Details here.
 
 Lord-Avebury-2006
 
 
Eric Reginald Lubbock, 4th Baron Avebury (29 September 1928 – 14 February 2016)
 
The Heritage Trust is sad to report the death of Lord Avebury, who passed away today aged 87. Among his many campaigns those that surrounded the iconic Silbury Hill in Wiltshire, England are of especial poignancy to those who care about the protection of our heritage. We can think of no better tribute to him than to republish here a letter to the Guardian newspaper which he wrote in 2007 entitled No climbing up on Silbury Hill
 
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Silbury
Image credit and © Frankie
 
While it was good that Peter May and his family had such an enjoyable visit to the Avebury World Heritage Site (Things to do with your family this week, Family, July 14), they ought to have been aware that Silbury Hill has been closed to visitors since 1974. Climbing the monument damages archaeology located just beneath the surface. It also threatens the flora and fauna, which are critical to Silbury Hill’s status as a site of special scientific interest. Incursion on to the monument underlines the need to support the notices and fences prohibiting entry, with clear public messages and examples of good conduct sensitive to the best interests of the site.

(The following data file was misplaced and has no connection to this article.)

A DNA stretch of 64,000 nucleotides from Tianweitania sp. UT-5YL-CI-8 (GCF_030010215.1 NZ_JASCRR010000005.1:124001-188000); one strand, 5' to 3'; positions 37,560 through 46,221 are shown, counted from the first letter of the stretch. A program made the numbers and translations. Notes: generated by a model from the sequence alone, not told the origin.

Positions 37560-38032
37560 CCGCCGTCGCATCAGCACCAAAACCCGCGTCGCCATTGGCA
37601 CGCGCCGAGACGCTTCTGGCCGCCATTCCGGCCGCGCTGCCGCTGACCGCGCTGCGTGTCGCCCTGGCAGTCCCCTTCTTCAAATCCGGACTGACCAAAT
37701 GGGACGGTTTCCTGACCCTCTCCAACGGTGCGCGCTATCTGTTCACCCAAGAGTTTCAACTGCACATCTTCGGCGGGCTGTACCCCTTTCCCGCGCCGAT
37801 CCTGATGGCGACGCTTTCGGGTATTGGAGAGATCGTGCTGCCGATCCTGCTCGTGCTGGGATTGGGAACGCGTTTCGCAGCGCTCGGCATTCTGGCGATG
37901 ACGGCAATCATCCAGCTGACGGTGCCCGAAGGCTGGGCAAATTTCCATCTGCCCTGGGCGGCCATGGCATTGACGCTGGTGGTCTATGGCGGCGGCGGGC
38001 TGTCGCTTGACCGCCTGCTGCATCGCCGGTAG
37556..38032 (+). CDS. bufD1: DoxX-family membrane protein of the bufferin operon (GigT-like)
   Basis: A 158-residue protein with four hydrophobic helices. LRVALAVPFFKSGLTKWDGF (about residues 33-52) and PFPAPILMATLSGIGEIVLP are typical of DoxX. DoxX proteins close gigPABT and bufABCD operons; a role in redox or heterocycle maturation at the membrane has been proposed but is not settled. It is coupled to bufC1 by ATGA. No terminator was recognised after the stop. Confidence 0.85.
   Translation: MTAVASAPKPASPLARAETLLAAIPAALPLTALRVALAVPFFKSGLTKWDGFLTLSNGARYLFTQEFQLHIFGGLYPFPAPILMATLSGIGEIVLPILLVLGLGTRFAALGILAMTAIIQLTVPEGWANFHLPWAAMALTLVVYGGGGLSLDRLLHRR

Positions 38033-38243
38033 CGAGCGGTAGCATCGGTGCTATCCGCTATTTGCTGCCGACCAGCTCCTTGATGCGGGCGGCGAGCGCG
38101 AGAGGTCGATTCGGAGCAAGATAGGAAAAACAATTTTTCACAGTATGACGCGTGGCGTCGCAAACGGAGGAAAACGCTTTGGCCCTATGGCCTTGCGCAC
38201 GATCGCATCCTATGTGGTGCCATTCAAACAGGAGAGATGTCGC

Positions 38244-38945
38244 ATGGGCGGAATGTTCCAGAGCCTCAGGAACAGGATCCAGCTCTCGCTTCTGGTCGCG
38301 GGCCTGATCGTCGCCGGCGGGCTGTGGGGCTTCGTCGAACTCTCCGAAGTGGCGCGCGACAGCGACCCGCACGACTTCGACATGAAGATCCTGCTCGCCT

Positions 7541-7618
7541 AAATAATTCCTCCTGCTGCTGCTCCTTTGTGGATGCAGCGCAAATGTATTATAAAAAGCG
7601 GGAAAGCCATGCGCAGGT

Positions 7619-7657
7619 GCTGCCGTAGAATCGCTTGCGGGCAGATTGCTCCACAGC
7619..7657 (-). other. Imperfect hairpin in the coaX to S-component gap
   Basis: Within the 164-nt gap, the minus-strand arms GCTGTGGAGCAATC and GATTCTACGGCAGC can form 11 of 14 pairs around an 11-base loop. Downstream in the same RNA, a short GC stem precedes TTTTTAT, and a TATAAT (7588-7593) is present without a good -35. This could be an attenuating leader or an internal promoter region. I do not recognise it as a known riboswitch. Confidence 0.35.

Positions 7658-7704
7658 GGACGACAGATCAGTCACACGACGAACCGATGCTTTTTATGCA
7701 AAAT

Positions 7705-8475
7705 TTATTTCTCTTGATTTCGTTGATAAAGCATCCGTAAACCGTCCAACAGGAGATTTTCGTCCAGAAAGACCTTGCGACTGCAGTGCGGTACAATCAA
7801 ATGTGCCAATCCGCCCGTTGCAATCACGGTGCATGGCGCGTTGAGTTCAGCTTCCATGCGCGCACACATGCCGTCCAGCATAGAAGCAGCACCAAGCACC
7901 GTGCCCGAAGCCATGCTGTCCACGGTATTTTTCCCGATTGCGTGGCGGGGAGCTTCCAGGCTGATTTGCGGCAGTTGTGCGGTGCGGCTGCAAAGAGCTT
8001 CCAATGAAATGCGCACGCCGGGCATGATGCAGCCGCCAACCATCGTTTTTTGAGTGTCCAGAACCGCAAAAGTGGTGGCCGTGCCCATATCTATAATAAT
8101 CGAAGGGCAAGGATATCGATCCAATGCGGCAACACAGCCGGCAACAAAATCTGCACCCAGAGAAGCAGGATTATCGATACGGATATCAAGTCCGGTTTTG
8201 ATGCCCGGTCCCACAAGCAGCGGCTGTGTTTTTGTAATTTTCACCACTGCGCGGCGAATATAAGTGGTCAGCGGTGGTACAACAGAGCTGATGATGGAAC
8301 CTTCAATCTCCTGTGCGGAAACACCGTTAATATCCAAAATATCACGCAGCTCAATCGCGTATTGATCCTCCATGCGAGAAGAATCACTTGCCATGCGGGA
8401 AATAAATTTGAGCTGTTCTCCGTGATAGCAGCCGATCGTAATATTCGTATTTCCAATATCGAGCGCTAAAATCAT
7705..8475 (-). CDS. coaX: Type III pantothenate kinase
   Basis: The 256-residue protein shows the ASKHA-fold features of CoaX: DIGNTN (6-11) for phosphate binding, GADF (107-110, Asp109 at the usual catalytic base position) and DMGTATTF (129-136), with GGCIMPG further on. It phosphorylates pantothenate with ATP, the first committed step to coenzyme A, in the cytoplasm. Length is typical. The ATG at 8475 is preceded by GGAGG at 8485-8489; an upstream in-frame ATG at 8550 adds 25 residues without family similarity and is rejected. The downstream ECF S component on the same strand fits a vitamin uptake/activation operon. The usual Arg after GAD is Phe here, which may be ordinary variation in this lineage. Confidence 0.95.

My grandfather purchased Silbury Hill, introduced the first legislation to protect ancient monuments, and placed the hill under permanent guardianship. As owner of the site, I am concerned by the conflicting messages now being sent out by English Heritage, such as their plan to allow a “time capsule” to be buried in the monument. The current Silbury Hill conservation project, for which EH deserves credit, is designed to restore the original fabric by backfilling with pure chalk. Placing a foreign object in the monument offends conservation principles, as well as the spiritual beliefs of some people. Describing the object as a time capsule means that EH expects it to be retrieved at some future date, requiring further tunnelling, yet the current works have been undertaken to correct the mistakes of past excavations.